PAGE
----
Take a Look at The Power of Film With TCM’s Upcoming Documentary Series





Turner Classic Movies is launching a new original documentary series next year that explores some of the greatest American classic films from the last century. The Power of Film is a six-part series hosted by legendary cinema professor Howard Suber.

Each 40-minute episode examines the art of storytelling by exploring defining principles and the inner workings of fan-favorite films. The series is based on Suber’s book of the same name. However, the series goes beyond his online masterclass by incorporating his structured framework, teachings, and insights with nearly 50 dramatic movie scenes to develop an engaging narrative using humor, emotion, and the human experience.

Image credit: Turner Classic Movies

“I am honored to have our series shown on TCM, surrounded by 17 of the most memorable American films, nearly all of which I discuss in depth in the series,” said Suber. “TCM’s commitment to the history of American films has always been remarkable.”

Over 53 years of teaching, Suber has made a lasting impression on the entertainment industry. His in-depth understanding of cinema has inspired countless filmmakers and earned him the Dickson Emeritus Professorship Award, the highest honor for a retired faculty member. Suber has an extensive history analyzing films and television, diving into what makes a film popular and memorable for generations.

TCM has been the home of classic movies since 1994, but in June faced a potential shutdown amid Warner Bros. Discovery’s cost cuts. The network almost folded until Steven Spielberg, Martin Scorsese, and Paul Thomas Anderson called Warner Bros. Discovery CEO David Zaslav to save it.

The Power of Film is directed by Laura Gabbert and written by Suber and Doug Pray. Gabbert and Pray studied and collaborated with Suber at the UCLA School of Film, Theater, and Television.

The series debuts on January 4 at 8:00 p.m. ET on TCM. The complete schedule for The Power of Film, as described by TCM:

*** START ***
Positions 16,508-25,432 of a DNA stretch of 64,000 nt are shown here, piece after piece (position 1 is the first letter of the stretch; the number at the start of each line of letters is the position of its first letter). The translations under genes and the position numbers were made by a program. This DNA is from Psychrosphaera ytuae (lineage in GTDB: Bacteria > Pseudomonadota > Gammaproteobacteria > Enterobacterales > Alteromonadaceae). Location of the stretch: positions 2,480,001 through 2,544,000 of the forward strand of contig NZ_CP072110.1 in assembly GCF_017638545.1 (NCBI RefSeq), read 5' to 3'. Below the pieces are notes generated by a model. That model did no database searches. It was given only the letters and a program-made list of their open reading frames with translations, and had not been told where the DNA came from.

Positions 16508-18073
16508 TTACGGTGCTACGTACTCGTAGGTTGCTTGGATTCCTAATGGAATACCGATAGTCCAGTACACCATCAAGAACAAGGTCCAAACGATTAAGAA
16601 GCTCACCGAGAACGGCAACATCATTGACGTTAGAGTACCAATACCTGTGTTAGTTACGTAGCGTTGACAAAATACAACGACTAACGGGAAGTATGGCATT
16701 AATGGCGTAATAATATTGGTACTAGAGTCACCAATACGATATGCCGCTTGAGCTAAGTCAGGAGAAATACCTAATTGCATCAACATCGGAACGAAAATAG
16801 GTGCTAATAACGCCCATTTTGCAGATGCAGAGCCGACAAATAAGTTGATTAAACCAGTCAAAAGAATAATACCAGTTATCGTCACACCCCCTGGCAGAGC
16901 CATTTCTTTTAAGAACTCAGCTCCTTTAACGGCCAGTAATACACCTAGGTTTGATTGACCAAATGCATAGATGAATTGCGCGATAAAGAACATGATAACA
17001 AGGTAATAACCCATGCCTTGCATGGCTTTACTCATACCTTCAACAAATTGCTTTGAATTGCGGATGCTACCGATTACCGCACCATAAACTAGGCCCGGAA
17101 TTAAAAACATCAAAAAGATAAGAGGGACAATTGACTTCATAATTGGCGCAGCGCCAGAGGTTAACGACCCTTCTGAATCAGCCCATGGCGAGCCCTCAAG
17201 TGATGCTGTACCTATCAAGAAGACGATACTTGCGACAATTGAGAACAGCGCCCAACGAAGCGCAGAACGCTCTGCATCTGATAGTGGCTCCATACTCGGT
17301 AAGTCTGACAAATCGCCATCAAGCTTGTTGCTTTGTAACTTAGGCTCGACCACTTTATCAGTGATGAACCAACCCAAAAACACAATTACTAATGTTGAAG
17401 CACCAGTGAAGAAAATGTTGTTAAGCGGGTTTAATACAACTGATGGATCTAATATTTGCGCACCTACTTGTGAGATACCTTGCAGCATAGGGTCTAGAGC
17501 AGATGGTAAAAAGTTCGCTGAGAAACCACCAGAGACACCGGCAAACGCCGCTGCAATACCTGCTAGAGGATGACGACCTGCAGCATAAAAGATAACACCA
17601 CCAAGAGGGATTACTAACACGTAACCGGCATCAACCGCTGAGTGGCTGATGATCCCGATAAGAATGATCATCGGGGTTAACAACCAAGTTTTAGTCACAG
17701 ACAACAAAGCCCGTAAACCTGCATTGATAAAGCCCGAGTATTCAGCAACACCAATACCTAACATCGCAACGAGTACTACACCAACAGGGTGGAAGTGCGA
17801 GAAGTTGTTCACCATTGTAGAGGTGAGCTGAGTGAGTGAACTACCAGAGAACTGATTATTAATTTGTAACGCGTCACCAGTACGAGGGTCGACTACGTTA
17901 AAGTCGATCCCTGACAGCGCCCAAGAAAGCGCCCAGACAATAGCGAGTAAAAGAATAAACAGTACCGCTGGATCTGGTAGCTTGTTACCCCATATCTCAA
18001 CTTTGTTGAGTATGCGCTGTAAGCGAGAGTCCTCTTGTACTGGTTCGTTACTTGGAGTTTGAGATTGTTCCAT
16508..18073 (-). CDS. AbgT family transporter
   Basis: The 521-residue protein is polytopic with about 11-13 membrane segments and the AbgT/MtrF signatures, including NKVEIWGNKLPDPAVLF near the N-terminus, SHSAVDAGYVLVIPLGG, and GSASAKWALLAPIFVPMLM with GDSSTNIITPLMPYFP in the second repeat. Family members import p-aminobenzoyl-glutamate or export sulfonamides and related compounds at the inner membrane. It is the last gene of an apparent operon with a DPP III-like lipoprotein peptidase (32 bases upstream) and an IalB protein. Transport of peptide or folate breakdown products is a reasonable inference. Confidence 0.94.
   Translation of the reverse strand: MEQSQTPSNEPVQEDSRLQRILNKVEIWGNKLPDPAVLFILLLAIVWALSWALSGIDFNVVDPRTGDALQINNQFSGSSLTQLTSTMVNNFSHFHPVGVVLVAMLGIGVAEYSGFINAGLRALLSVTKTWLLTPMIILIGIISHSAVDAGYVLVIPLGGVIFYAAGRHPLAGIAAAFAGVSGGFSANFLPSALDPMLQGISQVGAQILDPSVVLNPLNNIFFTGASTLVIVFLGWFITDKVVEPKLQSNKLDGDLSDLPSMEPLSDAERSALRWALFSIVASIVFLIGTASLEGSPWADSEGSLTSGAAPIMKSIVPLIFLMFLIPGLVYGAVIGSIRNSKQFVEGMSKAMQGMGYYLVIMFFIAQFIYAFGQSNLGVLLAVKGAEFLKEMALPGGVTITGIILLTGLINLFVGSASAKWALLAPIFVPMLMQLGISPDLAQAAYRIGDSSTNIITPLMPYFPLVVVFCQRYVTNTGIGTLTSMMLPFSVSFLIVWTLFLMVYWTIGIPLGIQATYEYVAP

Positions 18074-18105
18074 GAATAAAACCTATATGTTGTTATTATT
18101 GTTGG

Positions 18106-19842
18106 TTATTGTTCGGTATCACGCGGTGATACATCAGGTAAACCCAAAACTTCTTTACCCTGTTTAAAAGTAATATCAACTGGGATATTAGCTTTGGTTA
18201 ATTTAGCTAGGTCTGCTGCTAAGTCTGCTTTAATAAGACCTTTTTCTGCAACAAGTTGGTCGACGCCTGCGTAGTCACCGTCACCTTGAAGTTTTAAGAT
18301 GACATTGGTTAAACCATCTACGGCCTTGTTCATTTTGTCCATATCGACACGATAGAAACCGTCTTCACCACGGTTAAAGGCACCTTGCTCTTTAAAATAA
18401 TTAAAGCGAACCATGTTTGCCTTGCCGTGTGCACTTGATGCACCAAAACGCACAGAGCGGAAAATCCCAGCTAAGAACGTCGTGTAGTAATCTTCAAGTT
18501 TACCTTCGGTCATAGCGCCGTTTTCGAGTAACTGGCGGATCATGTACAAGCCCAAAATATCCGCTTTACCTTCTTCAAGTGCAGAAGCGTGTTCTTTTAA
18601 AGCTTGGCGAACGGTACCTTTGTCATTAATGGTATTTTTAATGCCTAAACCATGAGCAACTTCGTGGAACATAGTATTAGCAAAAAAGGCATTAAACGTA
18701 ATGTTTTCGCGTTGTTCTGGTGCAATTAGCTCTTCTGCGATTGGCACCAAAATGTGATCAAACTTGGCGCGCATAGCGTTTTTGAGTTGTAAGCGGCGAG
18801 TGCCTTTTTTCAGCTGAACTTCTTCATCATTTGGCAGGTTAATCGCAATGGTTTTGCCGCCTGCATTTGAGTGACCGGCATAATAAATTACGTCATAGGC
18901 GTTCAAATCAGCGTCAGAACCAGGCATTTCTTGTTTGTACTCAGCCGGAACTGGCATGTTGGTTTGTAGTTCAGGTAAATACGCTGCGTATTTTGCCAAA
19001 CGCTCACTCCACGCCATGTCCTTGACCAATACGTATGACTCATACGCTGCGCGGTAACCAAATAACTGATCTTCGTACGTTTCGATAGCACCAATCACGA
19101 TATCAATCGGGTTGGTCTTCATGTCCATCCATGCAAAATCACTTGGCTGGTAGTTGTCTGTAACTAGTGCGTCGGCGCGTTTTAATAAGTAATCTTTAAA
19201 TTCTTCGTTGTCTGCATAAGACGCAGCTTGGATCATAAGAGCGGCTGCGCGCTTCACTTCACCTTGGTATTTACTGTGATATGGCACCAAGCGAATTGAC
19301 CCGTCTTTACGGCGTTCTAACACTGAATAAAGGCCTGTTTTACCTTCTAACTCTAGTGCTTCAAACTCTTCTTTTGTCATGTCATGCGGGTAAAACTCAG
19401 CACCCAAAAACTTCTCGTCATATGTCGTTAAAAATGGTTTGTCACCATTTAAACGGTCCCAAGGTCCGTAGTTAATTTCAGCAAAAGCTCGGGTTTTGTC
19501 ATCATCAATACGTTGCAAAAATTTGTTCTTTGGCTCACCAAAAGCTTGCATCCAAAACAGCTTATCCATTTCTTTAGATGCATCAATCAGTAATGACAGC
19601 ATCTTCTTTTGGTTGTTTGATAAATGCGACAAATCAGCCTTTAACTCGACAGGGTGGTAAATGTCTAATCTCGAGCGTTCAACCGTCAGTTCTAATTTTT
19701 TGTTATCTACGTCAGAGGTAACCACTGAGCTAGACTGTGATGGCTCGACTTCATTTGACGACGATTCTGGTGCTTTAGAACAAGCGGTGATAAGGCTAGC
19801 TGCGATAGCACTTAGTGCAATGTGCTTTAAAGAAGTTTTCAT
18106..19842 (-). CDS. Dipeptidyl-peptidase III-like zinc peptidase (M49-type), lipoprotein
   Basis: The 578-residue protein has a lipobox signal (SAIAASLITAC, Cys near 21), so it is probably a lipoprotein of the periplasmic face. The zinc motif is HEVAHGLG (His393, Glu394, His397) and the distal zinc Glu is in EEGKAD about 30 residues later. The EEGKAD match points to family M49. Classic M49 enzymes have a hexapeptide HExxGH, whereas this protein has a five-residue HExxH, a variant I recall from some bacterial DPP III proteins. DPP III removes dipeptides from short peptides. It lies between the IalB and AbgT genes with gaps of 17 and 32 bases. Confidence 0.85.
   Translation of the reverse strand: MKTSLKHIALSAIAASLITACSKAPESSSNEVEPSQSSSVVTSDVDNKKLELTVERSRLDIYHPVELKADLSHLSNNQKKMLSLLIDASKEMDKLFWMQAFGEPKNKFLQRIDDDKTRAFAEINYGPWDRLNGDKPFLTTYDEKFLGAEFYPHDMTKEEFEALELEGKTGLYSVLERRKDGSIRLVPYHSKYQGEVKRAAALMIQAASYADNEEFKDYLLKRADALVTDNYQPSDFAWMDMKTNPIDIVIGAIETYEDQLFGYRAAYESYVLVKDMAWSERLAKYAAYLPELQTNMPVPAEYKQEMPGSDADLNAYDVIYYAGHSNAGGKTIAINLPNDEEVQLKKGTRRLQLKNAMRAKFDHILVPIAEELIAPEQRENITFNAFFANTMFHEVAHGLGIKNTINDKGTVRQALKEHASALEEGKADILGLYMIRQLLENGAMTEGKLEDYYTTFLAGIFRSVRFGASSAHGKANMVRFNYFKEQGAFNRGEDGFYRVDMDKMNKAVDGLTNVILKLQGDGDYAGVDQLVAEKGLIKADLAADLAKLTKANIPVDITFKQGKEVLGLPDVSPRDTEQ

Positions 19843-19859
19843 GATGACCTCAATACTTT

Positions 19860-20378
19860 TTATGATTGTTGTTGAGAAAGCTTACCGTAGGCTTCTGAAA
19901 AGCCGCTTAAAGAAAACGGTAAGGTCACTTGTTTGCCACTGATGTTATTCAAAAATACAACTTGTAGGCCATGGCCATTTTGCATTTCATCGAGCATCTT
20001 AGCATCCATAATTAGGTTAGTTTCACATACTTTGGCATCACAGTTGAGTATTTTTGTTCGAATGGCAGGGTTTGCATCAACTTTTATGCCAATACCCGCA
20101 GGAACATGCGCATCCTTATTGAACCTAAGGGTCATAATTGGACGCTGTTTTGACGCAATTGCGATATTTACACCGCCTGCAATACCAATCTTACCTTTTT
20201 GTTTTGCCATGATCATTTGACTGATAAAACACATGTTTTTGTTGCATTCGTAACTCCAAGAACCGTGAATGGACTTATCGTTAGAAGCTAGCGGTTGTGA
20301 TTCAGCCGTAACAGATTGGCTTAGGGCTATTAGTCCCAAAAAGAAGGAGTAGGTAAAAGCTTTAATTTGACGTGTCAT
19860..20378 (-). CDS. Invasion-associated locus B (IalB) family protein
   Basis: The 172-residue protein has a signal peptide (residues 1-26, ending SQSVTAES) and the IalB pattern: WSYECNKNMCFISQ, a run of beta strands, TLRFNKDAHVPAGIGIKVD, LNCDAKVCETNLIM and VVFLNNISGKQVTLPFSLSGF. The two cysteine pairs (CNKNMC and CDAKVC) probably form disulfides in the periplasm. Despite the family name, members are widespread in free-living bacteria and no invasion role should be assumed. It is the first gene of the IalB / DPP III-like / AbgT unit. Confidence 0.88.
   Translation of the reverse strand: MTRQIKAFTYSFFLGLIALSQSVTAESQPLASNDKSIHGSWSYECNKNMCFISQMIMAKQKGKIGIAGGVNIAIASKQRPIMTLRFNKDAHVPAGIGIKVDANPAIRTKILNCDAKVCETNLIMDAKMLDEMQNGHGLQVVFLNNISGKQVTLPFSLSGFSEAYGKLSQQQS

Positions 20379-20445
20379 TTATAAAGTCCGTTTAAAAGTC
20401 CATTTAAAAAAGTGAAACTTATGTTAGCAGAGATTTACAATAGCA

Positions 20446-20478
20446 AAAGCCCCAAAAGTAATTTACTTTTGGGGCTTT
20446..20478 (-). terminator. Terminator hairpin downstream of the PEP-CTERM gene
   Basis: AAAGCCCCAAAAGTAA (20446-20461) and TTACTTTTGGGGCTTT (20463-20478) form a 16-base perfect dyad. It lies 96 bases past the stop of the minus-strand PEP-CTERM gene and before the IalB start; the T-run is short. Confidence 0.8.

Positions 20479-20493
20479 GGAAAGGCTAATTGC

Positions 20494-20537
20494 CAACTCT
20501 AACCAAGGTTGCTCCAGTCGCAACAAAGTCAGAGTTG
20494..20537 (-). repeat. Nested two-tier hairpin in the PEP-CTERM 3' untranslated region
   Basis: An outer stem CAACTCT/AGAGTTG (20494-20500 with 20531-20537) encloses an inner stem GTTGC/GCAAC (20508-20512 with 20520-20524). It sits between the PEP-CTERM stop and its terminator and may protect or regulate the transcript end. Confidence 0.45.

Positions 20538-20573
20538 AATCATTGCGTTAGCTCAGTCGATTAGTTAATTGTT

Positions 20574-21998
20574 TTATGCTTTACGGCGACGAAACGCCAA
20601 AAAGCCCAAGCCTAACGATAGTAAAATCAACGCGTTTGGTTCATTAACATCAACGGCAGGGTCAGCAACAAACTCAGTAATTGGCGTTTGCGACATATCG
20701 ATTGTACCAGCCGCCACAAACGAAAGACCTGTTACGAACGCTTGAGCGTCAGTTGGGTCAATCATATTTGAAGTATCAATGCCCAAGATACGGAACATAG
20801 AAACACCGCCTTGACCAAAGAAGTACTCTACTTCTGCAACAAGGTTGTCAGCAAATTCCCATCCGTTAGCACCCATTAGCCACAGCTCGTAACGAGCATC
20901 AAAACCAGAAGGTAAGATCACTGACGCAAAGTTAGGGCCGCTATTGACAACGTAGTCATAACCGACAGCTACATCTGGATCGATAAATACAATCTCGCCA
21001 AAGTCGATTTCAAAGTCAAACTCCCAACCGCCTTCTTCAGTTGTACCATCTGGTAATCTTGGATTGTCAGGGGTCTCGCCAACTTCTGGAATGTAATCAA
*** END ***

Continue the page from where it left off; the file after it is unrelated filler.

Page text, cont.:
Thursday, January 4 at 8:00 p.m. ET | Part 1 – Popular and Memorable

A large proportion of the most commercially successful American films are quickly forgotten. A tiny fraction, however, are truly memorable, lasting from one generation to another. Using iconic scenes from many of these classic films, this series explores films that were both popular and memorable. In this episode, Howard Suber asks why this small minority continues to have such power. 

Thursday, January 11 at 8:00 p.m. ET | Part 2 – Trapped

Nearly all memorable stories, whether told in movies or in real life, are about traps. The most memorable are generally about the loss, sacrifice, and ultimate triumph the central character must engage in to escape their trap.

Thursday, January 18 at 8:00 p.m. ET | Part 3 – Character Relationships

There’s no such thing as an interesting character; there are only interesting character relationships. But, as is true for religions, myths, and the longest-lasting dramas, the structure of most memorable dramatic plots centers on a single individual, around whom all the most important action and the other characters revolve.

Thursday, January 25 at 8:00 p.m. ET | Part 4 – Heroes and Villains

Memorable films tend to be a compensation for what we don’t see much of in the real world— justice, commitment, and altruism. Film drama frequently treats the central characters as if they were heroes or villains, but often the two are very much alike.

Thursday, February 1 at 8:00 p.m. ET | Part 5 – The Power of Paradox

In almost every memorable film, things are not what they seem, and learning the truth about characters and situations creates much of the tension in the film. Often, the truth of the film is quite paradoxical, which is what makes us want to keep watching.

Thursday, February 8 at 8:00 p.m. ET | Part 6 – Love and Meaning

Although it’s often said that in order to succeed, a Hollywood film has to have a happy ending, when you look at the most memorable love stories it’s astonishing how many of them end with the separation or death of one or both lovers. Often, the paradox underlying the film helps explain why they stick in our memories.

Image credit: Turner Classic Movies

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